January — the lowest month for water use because of the virtual absence of outdoor watering — was seen by Public Works Director Mark Houghton as a barometer of Manteca’s changing water use habits.
Overall residents, businesses, schools and the city used 169 million gallons of water. That is down from 172 million gallons in January of 2016 when Manteca had 1,000 less residents.
Manteca used 19.5 percent less water in January 2016 than they did in January 2013. The state has been using 2013 as the benchmark for cities to target for water use cutbacks,
“It certainly appears that the combination of rain and conservation efforts have paid off,” Houghton noted.
And even if the drought ends, the reality is stepped up water conservation is expected to continue in Manteca and elsewhere in California for a variety of reasons.
uThe state groundwater sustainability mandate requires that no more water can be taken from an aquifer than is replaced during a year. That essentially means no more growth unless ways are found to reduce water waste and/or recharge underground basins using recycled wastewater and/or captured storm runoff.
uThreatened state commandeering of water from the Stanislaus River for fish flows and Delta salinity would impact domestic water supplies for Manteca, Lathrop, and Tracy.
uPeriods of droughts in California hydrology history are the rule and not the exception including extended periods of 50 years or more that had a series of prolonged droughts with breaks of one or two years in between.
Manteca was assigned a goal of reducing water use by 28 percent based on 2013 use. The city barely missed that target in 2016 having used 27 percent less water than in 2013 despite substantial growth.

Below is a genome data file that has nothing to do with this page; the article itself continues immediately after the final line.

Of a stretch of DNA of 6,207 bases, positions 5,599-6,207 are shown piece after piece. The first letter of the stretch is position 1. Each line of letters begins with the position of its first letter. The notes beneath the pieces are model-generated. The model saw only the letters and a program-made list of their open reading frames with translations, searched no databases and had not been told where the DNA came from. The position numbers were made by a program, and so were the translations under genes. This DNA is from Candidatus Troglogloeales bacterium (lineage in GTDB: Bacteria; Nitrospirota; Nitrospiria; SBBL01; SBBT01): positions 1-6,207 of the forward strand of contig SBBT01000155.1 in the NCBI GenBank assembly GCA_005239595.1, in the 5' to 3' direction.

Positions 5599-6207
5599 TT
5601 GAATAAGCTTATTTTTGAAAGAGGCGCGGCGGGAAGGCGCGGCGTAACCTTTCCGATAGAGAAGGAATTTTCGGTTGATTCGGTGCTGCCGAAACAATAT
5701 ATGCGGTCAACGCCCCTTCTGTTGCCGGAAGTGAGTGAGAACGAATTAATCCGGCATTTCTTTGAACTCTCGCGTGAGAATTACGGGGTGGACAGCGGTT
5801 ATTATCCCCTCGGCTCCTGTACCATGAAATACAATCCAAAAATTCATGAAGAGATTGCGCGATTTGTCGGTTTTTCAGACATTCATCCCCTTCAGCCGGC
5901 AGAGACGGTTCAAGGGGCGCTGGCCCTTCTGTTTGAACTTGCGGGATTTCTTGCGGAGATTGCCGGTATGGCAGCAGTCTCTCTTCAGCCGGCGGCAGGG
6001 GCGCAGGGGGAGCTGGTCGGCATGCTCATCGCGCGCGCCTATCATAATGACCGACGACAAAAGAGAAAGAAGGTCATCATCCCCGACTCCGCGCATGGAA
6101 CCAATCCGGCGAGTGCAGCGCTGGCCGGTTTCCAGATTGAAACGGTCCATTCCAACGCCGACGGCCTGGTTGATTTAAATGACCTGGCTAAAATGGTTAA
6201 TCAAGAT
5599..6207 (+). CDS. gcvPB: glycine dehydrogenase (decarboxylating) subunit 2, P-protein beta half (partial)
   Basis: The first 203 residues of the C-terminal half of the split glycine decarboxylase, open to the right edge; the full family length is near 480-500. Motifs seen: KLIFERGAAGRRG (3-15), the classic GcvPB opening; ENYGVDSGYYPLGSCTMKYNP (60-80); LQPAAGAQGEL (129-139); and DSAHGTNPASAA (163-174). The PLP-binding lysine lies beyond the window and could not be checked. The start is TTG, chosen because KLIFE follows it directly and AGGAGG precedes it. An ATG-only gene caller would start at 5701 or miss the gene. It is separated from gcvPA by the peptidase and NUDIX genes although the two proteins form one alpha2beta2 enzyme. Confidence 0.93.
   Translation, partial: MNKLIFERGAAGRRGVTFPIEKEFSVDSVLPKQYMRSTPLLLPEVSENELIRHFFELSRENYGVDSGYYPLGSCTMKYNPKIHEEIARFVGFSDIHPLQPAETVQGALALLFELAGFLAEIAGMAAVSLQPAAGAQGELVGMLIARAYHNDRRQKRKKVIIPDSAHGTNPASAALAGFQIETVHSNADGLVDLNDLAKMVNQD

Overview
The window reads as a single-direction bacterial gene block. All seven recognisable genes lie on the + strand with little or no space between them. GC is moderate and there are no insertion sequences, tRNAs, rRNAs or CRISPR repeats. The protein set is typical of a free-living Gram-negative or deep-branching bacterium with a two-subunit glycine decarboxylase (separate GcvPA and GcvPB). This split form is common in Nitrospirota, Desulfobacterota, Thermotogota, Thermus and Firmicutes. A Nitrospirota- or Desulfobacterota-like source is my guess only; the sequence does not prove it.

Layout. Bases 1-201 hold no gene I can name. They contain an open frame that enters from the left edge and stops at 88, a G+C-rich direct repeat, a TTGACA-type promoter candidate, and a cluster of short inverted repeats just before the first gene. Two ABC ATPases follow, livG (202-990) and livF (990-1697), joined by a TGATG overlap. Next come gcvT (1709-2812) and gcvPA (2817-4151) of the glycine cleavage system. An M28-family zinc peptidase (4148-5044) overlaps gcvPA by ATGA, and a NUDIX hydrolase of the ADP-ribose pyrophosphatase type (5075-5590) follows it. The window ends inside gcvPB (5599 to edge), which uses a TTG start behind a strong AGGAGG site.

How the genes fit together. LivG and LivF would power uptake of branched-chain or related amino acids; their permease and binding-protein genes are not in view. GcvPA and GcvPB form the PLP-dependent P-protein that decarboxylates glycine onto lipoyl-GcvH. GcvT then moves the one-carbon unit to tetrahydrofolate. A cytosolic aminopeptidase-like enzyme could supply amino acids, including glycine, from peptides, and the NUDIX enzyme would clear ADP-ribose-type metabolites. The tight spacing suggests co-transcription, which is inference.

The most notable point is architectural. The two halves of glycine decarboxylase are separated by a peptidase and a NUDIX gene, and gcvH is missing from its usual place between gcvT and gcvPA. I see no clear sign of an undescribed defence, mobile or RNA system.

An update of the city’s state-mandated water management plan in September showed Manteca has already met a pre-drought mandate set by the state to reduce per capita water consumption to 179 gallons by 2020. Water use in 2015 was 139 gallons per capita, down from an average of 223 gallons per capita between 1996 and 2005.
The consumption of water had dropped initially due to the impacts of the installation of high efficiency toilets as well as washing machines. Both uses among with bathing and showering and the biggest inside uses of water in Manteca.
But what really accelerated the drop in water were state mandates to reduce consumption due to the ongoing five-year ground.
Conserving is also paying dividends financially for Manteca residents. Reduced water use during the first eight months of 2016 kept $1.8 million in the pockets of Manteca residents and business. That is based on roughly a 28 percent water savings over the water consumption level for the same January through August period of 2013.
Water issues account for the biggest long-range municipal investments.
Those investments include:
uproviding state-mandated 200-year flood protection for the southwest sector of the city.
uharnessing treated wastewater to irrigate parks and other landscaping.
uestablishing a state require groundwater basin plan so the city essentially doesn’t pump more water than is replenished in a given year.
ucomplying with federal requirements to minimize storm run-off.
uthe drilling of replacement wells.
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